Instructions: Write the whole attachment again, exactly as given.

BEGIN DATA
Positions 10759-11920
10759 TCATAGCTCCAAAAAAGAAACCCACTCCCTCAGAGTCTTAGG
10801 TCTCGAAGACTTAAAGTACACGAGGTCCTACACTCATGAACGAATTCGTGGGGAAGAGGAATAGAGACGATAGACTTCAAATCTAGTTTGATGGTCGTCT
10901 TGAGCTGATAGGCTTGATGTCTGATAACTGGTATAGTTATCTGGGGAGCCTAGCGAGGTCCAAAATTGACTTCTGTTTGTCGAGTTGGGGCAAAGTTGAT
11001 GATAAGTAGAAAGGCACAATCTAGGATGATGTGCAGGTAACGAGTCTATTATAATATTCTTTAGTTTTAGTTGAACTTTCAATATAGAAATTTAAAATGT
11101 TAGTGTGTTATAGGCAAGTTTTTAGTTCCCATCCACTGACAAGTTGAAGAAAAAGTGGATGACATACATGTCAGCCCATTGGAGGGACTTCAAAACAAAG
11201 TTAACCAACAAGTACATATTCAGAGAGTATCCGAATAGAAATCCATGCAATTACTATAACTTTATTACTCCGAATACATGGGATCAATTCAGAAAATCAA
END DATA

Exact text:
Positions 10759-11920
10759 TCATAGCTCCAAAAAAGAAACCCACTCCCTCAGAGTCTTAGG
10801 TCTCGAAGACTTAAAGTACACGAGGTCCTACACTCATGAACGAATTCGTGGGGAAGAGGAATAGAGACGATAGACTTCAAATCTAGTTTGATGGTCGTCT
10901 TGAGCTGATAGGCTTGATGTCTGATAACTGGTATAGTTATCTGGGGAGCCTAGCGAGGTCCAAAATTGACTTCTGTTTGTCGAGTTGGGGCAAAGTTGAT
11001 GATAAGTAGAAAGGCACAATCTAGGATGATGTGCAGGTAACGAGTCTATTATAATATTCTTTAGTTTTAGTTGAACTTTCAATATAGAAATTTAAAATGT
11101 TAGTGTGTTATAGGCAAGTTTTTAGTTCCCATCCACTGACAAGTTGAAGAAAAAGTGGATGACATACATGTCAGCCCATTGGAGGGACTTCAAAACAAAG
11201 TTAACCAACAAGTACATATTCAGAGAGTATCCGAATAGAAATCCATGCAATTACTATAACTTTATTACTCCGAATACATGGGATCAATTCAGAAAATCAA